Email Is Dead - Long Live Email

Email is still a primary method of communication, but can we make it better?

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Email is still a primary method of communication, but can we make it better?


Email Is Dead - Long Live Email

Email is still a primary method of communication, but can we make it better?

Share this article

According to a Radicati report, 2.5 billion active email users were exchanging a staggering 244 billion emails a day in 2015.

But that was 2015 - what about now? Well, the number of email users projected for 2019 is 2.9 billion while Statista claims that the number of emails sent and received each day will rise from around 281 billion in 2018, to over 347 billion in 2022.

So much for the death of email at the hands of chat apps, mobile messaging and social media. What is going on?

Well, we mostly think of email as a method of exchanging messages but it’s easy to forget that many of those messages contain attachments. Sure, you can exchange documents in many ways but we use email because it is an open standard.

No matter which email software or platform you use, be it laptop, tablet or mobile, it can exchange messages with almost any other email software from any manufacturer. Imagine if you could only view an invoice, say, with the application that produced it.

You would have to own every type of accounts package for which you are likely to receive invoices.

If we were all highly organised, we might download our attachments and file them. But what’s the point? They may just as well stay on our email server as on our own computers. We search for documents in the context of the email to which they are attached.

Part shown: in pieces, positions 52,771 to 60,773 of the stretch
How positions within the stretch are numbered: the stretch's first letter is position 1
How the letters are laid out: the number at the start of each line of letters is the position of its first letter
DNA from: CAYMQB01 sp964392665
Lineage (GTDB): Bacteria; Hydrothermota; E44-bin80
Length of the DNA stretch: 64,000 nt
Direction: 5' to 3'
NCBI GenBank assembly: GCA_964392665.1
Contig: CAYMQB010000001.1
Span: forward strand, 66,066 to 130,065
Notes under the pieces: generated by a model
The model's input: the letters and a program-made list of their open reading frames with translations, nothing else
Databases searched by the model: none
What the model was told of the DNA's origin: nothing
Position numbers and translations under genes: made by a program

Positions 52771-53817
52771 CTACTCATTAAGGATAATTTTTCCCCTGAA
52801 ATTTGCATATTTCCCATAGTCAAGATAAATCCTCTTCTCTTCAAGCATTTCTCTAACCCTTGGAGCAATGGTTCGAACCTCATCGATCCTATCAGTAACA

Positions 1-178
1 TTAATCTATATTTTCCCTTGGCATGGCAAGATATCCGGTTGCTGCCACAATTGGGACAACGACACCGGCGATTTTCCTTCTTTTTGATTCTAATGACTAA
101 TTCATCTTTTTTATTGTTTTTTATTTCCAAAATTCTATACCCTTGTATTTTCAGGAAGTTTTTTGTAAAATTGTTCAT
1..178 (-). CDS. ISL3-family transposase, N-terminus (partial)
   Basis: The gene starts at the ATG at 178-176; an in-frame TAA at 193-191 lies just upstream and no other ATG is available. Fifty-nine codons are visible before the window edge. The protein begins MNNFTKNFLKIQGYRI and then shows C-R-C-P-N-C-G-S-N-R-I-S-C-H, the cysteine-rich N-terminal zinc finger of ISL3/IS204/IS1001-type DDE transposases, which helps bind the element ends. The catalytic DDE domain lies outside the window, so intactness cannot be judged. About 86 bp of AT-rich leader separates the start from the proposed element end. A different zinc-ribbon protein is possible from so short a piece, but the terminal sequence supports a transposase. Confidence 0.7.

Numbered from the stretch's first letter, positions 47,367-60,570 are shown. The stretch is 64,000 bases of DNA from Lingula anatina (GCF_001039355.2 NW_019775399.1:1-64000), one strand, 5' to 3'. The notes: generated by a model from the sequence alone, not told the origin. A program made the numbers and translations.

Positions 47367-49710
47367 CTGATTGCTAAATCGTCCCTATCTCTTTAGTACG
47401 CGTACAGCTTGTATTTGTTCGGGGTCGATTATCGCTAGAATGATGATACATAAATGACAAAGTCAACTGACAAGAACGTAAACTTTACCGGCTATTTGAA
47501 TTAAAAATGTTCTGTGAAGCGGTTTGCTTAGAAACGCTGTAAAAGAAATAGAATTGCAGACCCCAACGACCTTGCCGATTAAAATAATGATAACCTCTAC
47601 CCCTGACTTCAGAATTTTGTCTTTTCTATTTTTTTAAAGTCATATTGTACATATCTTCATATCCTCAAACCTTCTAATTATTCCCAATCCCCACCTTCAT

We are using the messages to index our documents. Even if we were to download every attachment we received, we would still need a way to find them. And most of us don’t see the point when our email indexes and stores them for us.

So for most businesses, the email server has become a file server. However, email servers were never intended to be used that way.

File servers are for sharing files on high-speed networks. Email servers were designed for the then (1990s) slow public internet and where text messages, once delivered, stayed with the recipient.

File servers store files ”as is”, whereas email requires that files be converted into text - usually doubling their size. As email systems have moved to modern standards – where messages remain on the email server and can be grouped into folders – it has become practical to store attachments in situ. And store them we have, in their billions.

But if we are going to chuck email out, what are we going to replace it with? Social media is mostly worse than even email for serving up files, and there are so many variants, how could we all agree on one?

And what happens if the sender is not using the same social media/collaboration tool as the intended recipient? Or their social media host goes out of business? Most social media hosts do not use open standards.

Why do we use email?

● Open standard - no special apps needed, works on all platforms, for all users.
● Easy to use
● Free
● You can store and exchange files as well as messages
● Searchable - find documents (attachments) by the context of the sender’s message
● Safe - most often stored off-site
● Robust - email standards more than 20 years old
● Permanent legal record
● Gives user time to compose and time to respond.